Assuming that there is a sufficient connection between the claims set forth in Plaintiffs Amended Complaint and the allegations of retaliation set forth in his Motion for Preliminary Injunction, this Court concludes that Plaintiff has failed to demonstrate a likelihood of success on the merits of a retaliation claim against Tackett, Carey, or Wing, or that there are serious questions going to the merits.

         In order to prevail on a retaliation claim, Plaintiff must allege and prove that Tackett, Carey, or Wing (1) subjected him to abusive cell moves and searches and denied his requests for incentive transfers because of his court filings; and (2) that the retaliatory action did not advance legitimate penological goals or was not narrowly tailored to achieve those goals. Shepard v. Quillen, 840 F.3d 686, 688-89 (9th Cir. 2016); Pratt v. Rowland, 65 F.3d 802, 806 (9th Cir. 1995). Mere speculation that they acted out of retaliation does not suffice. Wood v. Yordy, 753 F.3d 899, 905 (9th Cir. 2014).

         Plaintiff has offered no evidence of a causal connection between his court filings and the alleged conduct by Tackett, Carey, or Wing.[2] Assignment Lieutenant Carey, in contrast, states in his Declaration that "[u]ntil recently [he] was unaware that there was a lawsuit pending, " and he denied Plaintiffs request for cell moves "due to [Plaintiffs] lack of clear conduct and/or the moves did not meet the needs of the institution." Decl. of Jeff Carey (ECF No. 86) at 3. Additionally, Legal Information Officer Jackie Peek declares that many inmates were searched "at least twice if not three times during [the relevant] time period, " and that "[t]he units that [Plaintiff] was housed on have been searched several times over the past few months due to concerns about contraband." Decl. of Jackie Peck (ECF No. 85) at 2-3. The "Shakedown Reports" and "Daily Housing Unit Cell Search Sheets" offered by the parties reveal that correctional officials seized contraband from Plaintiff s cell during the majority of the searches in question. See Peck Decl. at 2 & Attach. 1 at 13, 26, & 54; Pl.'s Suppl. Mot. and Decl., Attachs. 13-15, 17-20.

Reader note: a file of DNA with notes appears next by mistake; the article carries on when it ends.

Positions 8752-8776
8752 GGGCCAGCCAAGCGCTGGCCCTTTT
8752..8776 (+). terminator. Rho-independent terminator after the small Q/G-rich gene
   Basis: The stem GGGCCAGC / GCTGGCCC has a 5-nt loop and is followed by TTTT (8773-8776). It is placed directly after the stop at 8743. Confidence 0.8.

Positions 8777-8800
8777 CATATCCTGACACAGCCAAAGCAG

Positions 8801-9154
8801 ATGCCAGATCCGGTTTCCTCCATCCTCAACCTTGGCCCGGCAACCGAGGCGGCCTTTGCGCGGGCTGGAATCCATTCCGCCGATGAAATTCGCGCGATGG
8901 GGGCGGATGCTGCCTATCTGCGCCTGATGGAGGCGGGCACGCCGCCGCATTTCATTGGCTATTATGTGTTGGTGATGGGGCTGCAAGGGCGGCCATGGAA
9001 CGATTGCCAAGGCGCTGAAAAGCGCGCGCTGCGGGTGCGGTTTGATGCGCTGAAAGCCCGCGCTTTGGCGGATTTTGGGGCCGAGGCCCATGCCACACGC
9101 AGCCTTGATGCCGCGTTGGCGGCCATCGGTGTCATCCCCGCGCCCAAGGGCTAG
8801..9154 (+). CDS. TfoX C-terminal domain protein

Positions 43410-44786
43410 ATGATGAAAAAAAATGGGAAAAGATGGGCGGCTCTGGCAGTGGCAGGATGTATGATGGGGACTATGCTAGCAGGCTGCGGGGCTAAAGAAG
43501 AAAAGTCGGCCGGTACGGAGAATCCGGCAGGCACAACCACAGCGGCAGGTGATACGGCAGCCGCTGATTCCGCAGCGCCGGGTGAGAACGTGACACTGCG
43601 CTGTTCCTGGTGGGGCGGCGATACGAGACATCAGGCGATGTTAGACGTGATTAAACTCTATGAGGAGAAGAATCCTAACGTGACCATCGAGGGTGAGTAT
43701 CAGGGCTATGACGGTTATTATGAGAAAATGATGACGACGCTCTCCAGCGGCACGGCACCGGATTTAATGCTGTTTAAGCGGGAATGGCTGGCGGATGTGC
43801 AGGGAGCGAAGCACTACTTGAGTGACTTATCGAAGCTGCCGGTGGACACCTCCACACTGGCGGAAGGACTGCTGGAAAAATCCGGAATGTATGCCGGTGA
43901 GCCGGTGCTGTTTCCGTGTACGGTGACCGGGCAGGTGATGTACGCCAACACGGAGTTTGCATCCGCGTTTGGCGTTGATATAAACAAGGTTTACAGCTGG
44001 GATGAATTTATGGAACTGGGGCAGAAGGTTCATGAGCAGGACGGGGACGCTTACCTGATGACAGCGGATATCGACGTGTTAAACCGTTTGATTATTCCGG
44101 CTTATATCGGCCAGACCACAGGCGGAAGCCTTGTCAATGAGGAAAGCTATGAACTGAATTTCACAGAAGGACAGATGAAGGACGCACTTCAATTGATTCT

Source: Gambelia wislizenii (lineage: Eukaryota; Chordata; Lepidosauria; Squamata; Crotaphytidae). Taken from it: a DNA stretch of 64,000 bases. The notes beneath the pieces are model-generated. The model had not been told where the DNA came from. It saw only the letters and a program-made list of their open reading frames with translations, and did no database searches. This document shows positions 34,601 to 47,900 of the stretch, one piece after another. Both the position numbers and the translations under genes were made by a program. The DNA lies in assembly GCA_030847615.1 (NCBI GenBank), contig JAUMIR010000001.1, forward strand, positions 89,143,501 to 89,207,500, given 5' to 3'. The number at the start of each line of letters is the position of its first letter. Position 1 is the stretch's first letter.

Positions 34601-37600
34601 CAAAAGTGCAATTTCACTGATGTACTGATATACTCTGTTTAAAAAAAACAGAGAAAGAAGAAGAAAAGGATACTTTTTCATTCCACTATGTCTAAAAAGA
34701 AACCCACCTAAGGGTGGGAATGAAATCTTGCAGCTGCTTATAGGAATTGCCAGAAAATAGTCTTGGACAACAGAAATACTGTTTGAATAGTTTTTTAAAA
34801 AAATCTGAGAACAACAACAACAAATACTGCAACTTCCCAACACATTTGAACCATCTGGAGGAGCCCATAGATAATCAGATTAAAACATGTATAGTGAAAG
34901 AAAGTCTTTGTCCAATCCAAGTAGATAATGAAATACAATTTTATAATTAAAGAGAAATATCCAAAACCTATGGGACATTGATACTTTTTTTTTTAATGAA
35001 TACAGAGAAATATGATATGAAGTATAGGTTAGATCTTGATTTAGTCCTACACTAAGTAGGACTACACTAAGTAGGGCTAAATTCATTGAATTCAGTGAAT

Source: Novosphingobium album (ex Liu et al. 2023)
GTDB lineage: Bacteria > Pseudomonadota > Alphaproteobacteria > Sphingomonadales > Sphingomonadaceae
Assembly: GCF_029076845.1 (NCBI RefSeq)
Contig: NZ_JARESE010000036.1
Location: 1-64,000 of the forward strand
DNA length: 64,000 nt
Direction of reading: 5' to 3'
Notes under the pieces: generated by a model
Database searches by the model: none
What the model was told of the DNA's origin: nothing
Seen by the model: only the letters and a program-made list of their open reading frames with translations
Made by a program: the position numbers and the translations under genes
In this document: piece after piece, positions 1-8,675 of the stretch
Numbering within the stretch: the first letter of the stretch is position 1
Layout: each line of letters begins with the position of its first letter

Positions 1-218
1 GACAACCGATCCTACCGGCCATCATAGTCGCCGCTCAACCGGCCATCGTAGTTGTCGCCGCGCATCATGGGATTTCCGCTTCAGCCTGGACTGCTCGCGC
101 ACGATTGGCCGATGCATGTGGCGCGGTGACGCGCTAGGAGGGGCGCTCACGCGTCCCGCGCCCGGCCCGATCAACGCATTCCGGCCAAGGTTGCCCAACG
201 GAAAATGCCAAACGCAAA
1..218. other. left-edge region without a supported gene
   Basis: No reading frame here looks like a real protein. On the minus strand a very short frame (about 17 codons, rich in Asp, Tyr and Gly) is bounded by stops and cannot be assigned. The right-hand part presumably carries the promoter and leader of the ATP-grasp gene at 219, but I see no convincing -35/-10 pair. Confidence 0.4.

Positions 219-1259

Hence, regardless of the dispute concerning the number of times Plaintiff s cell was searched between May 2017 and July 17, 2017, [3] Plaintiff has failed to demonstrate a causal connection between his protected conduct and the correctional officers' actions. Further, Carey and Peck have offered legitimate penological reasons for the challenged actions. See Pratt, 65 F.3d at 807 (holding that courts must evaluate retaliation claim with appropriate deference and flexibility to prison officials' proffered legitimate penological reasons for challenged conduct). Plaintiff therefore has failed to demonstrate a likelihood of success on the merits of a retaliation claim, or that there are serious questions going to the merits. This Court concludes for the same reasons, and particularly given the evidence that contraband was seized repeatedly from Plaintiffs cell, that the issuance of an injunction is in the public interest.

         CONCLUSION

         Based on the foregoing, Plaintiffs Motion for a Preliminary ...


Buy This Entire Record For $7.95

Download the entire decision to receive the complete text, official citation,
docket number, dissents and concurrences, and footnotes for this case.

Learn more about what you receive with purchase of this case.